get UVA Reading
This is a value block as indicated by the block's shape. The output of the block is value measured by the UV sensor.

  • 0 to 65535- A 16-bit value of the UV sensor reading that can be correlated to the UV-Index.

set refresh time on UV Sensor to _____
This sets the integration time for the UV sensor. The refresh time should be adjusted for the range of values you expect to be measuring.

  • half- Half of the normal integration time.
  • one- Normal integration time (default).
  • two- Twice the normal integration time.
  • four-Four times the normal integration time.

Note: *Although not exactly correct, it can be interpreted as the time that the sensor spends collecting a data sample.

If you are barely measuring changes between measurement values, you should try to increase the refresh time, which allows the sensor to collect more light. The relation between measured values and the reset time are linear (see table below).

UV Index

The table below maps out UV index to the correlating sensor output values and their respective refresh time (or integration time) setting. The values were extrapolated from the UV index tables provided in the VEML6070 Application Note for an RSET = 300kΩ.

Int. Time = x0.5 Int. Time = x1 Int. Time = x2 Int. Time = x4 UVI (Value) UV-INDEX
≥ 1142 ≥ 2283 ≥ 4565 ≥ 9130 ≥ 11 Extreme
831 to 1141 1661 to 2282 3321 to 4464 6641 to 9129 8 to 10 Very High
623 to 830 1246 to 1660 2491 to 3320 4981 to 6640 6,7 High
312 to 622 623 to 1245 1245 to 2490 2490 to4980 3 to 5 Moderate
0 to 311 0 to 622 0 to 1244 0 to 2489 0 to 2 Low

Basic Reading

Below, is a simple example of how to take simple measurements from the sensor. To use this example, there are multiple options for accessing the .hex file:

  • Replicate the block functions from the display below to copy the example project. Then download the .hex file.
  • Expand the display widow to pull up the example project. Then download the .hex file.
  • Use this link to pull up the example project. Then download the .hex file.
  • Download the .hex file from the button below or the link on the bottom of the display.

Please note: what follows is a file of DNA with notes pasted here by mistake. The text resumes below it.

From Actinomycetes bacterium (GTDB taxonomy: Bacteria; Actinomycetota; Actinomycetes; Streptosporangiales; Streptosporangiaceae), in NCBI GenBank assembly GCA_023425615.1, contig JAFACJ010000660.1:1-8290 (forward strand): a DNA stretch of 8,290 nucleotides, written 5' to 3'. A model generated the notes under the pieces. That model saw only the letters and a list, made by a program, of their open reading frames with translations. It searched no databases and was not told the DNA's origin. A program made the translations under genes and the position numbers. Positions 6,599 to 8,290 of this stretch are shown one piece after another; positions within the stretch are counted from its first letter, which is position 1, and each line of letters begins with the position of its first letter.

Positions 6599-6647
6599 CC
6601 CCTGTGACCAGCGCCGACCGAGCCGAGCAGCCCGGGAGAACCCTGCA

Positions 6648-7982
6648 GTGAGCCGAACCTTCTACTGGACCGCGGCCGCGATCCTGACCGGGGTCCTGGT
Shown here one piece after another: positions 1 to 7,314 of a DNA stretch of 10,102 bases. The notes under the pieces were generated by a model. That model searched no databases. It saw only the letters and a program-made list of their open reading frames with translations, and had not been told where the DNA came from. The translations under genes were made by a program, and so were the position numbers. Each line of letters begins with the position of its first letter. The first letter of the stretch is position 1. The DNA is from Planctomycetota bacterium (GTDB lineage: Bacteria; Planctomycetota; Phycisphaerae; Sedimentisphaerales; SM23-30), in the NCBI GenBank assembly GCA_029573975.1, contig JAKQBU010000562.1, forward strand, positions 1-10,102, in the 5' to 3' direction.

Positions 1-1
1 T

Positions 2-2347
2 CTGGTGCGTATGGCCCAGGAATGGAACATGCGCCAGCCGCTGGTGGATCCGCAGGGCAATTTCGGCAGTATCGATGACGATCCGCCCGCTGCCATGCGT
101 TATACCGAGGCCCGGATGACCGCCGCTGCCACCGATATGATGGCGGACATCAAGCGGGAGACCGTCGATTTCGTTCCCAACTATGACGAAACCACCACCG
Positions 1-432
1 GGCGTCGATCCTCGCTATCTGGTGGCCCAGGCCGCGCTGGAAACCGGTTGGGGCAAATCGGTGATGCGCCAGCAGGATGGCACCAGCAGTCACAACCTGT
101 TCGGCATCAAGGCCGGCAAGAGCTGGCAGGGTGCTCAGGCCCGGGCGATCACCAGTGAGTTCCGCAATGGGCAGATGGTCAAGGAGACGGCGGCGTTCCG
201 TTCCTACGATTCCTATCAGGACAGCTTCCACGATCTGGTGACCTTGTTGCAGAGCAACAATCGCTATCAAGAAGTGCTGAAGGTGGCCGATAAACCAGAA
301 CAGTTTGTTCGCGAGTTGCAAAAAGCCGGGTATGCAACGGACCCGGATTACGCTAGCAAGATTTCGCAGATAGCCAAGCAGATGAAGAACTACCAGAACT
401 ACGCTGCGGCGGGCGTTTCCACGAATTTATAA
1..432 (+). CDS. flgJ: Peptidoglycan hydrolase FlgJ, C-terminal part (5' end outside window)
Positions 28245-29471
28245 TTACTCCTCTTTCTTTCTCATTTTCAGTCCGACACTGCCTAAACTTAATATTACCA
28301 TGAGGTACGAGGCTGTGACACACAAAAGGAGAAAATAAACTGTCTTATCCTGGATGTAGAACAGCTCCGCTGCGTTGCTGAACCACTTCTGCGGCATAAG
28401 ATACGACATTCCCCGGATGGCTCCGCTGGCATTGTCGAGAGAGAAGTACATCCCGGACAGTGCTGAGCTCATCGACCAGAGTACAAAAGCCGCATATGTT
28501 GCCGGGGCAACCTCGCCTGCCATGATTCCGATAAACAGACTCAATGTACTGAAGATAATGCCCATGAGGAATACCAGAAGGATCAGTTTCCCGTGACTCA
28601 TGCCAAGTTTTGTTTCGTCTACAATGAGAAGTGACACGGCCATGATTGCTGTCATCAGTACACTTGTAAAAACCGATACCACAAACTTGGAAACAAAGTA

The output is redirected over the serial port to avoid conflicts on pins P0 and P1, which are also used for serial communication. To read the sensor values, pull up your favorite serial terminal emulator. Then, connect to the serial port that the micro:bit is on; the default baud rate is 115200 bps. Below, is an example of the sensor output for the example code (the sensor values are responding to the flashlight on my phone).

Sample Readings
Example of readings from the sensor.

Do Not Try This at Home: In case you were thinking about it, do NOT try to replicate this image or attempt to max out your readings with a magnifying glass. You will burn or damaged the board. I had the magnifying glass focused on the board for less than a second for this picture and it started to burn and smolder.

Magnifying Glass

Troubleshooting Tips

Power and Connections

Check that your power and data connections are correct and that the power VOUT switch is in the ON position on the gator:bit (v2).

UV Filters

Make sure that if you are using a transparent cover over the sensor that it still passes UV light. More modern clear plastics and glass covers (especially for photo or documents) usually have a special UV coating to prevent pigment deterioration and yellowing of paper.

If you still have questions or issues with this product, please create a post on our forum under the Gator Products topic.

Additionally, if you are an educator and you have class or application based questions, please create a post on our forum under the Educational Products topic.

Resources and Going Further

For more product information, check out the resources below:

Interested in the micro:bit? Check out some of these other micro:bit products:

micro:bit v2 Board

micro:bit v2 Board

SparkFun gator:science Kit for micro:bit

SparkFun gator:science Kit for micro:bit

SparkFun micro:climate kit for micro:bit - v3.0

SparkFun micro:climate kit for micro:bit - v3.0

SparkFun Inventor's Kit for micro:bit

SparkFun Inventor's Kit for micro:bit


Need some inspiration for your next project? Check out some of these other micro:bit product tutorials:

micro:bot Kit Experiment Guide

Get started with the moto:bit, a carrier board for the micro:bit that allows you to control motors, and create your own robot using this experiment guide for the micro:bot kit.

micro:bit Breakout Board Hookup Guide

How to get started with the micro:bit breakout board.

SparkFun gator:soil Hookup Guide

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How to Create a MakeCode Package for Micro:Bit

Learn how to develop code blocks for the Micro:bit in Microsoft MakeCode!